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Nov 10, 2012 09:45 PM

Fact Check My First Turkey Plan

So this is my first, been doing a lot of research from various sites and I have come up with a plan. The deal is, I need someone to point out if I am making any huge mistakes that will make me regret trying it again.

1. Dry brine frozen turkey 3 days in advance. Rinse, salt and keep in a plastic bag in the bottom of fridge. - Sort of the Zuni Chicken Method (Judy Rogers) but for Turkey.

2. Remove all the interior parts, neck, rinse off all the salt, pat dry.

3. Make a compound butter with fresh sage, onion and garlic powder and spread it under the skin of the breasts and legs.

4. Stuff the inside with aromatics: an onion, some garlic and red apple, fresh sage, thyme. Tie up the legs.

5. Refrigerate 24 hours uncovered to dry out the skin.

6. Bring to room temp 1 hour. Rub all outer side with olive oil, sprinkle with fresh cracked back pepper.

7. Move to a half sheet pan with a metal baking rack.- Alton Brown method in stead of the roasting pan

8. Bake on convection 325F lower part of oven until the internal temp reaches 165F in the breast.

9. Rest for 20 minutes before carving.

10. Chinese menu by phone just in case.

That's my plan, the parts I am sort of confused about is brining. I have done a dry brine on a chicken before and it turned out great. I want to do this to a frozen turkey, probably a Butterball but people here say not to because it MIGHT get too salty. Butterball says you DONT HAVE TO but they dont say not to. The thing is, on other sites, people said it was no problem and on Chow most of the "don't do it" crowd have not personally tried it. If you have ever brined a frozen Butterball wet or dry, please chime in.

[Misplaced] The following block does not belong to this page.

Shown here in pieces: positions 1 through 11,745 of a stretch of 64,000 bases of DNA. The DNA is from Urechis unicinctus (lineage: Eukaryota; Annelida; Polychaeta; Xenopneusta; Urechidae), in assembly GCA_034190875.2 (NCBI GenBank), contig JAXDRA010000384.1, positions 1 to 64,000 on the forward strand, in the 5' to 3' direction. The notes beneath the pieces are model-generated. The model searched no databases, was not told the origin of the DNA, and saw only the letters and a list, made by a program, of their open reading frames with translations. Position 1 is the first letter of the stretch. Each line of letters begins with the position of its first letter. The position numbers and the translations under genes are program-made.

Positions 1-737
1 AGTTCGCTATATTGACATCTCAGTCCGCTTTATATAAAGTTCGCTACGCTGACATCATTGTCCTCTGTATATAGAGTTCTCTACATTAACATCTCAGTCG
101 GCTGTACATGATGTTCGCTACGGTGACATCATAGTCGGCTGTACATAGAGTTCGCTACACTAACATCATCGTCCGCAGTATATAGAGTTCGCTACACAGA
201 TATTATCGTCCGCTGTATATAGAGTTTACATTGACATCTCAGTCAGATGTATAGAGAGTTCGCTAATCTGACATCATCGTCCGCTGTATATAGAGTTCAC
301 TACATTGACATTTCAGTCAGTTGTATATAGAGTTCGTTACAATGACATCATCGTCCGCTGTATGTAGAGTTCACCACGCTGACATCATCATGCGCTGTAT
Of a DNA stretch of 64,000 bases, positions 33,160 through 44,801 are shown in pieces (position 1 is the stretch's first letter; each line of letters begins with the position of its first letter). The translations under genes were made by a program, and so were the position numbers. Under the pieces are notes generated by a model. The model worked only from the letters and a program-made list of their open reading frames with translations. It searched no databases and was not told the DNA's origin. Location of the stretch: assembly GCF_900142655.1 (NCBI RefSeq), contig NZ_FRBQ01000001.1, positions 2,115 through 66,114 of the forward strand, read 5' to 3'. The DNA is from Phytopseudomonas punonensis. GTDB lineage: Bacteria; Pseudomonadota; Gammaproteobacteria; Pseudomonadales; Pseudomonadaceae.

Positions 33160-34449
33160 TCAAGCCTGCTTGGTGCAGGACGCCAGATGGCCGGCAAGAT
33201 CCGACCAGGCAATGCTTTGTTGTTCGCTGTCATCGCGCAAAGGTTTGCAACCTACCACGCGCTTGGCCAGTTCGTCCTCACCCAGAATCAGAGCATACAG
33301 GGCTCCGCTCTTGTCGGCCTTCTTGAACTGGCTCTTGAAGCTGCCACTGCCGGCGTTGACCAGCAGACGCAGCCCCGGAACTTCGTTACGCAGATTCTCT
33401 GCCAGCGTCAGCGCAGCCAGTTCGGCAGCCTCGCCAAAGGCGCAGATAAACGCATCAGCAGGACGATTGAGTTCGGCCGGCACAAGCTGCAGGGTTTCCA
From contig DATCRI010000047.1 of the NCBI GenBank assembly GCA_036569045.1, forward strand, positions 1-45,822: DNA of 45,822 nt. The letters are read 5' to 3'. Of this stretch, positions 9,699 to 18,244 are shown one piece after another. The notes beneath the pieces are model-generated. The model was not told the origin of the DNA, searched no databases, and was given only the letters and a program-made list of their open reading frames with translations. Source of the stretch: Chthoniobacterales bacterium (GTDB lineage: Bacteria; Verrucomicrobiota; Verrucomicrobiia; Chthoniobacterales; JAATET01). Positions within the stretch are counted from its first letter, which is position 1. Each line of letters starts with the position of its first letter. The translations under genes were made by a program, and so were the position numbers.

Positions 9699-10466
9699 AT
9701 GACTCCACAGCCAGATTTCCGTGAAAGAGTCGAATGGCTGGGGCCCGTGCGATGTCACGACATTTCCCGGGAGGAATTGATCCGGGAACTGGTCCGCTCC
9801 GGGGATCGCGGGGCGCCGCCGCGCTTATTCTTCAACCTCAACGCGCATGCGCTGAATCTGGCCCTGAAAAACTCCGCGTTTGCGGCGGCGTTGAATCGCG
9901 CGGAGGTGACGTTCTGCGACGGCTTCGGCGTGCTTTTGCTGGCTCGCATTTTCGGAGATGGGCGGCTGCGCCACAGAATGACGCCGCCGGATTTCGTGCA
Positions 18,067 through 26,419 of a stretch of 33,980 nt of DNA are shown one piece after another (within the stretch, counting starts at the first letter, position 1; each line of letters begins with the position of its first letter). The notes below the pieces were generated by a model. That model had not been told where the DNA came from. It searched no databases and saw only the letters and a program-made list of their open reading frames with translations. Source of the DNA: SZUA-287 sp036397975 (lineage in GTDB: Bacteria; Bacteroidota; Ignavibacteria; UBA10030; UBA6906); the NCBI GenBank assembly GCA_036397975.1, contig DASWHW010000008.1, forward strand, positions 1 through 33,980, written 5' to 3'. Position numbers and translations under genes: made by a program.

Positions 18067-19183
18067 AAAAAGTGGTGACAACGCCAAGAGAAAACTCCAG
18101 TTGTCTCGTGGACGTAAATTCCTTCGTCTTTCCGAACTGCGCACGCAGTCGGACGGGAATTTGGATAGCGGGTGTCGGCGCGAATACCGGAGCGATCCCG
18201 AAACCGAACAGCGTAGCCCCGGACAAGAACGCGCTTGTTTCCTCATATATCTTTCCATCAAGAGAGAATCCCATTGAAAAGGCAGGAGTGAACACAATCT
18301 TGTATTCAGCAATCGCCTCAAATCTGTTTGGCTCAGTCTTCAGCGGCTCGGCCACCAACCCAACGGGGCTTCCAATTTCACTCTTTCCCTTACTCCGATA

I am really unsure about is internal temp. My oven guide says 180F. That's probably too dry right? USDA says at least 165, and several people on the Food Network say 160F. Also, where do I put the probe, the breast or the thigh? I keep seeing different references, will they be 2 different temps?

I don't plan to flip, baste or cover with foil - Alton Brown method. As I plan to use convention, I will also keep it at a set temp instead of 2 temp methods some people use. This gets me even browning with I do it with chicken.

According to this article, you can dry brine a turkey from frozen, and most frozen have some kind of salt injection from what I have read.

Thanks in Advance

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  1. Well, I'd highly recommend a spatchcock because it cooks faster and tastes better and is easier BUT the only real change I'd make is to refrigerate the board without the bag; use the air to dry out the skin a la Zuni

    4 Replies
    1. re: JudiAU

      Spatchcock? I had to look that up! Your way over my head. But I will maybe try that once I get me feet wet. Thanks.

      1. re: kjonyou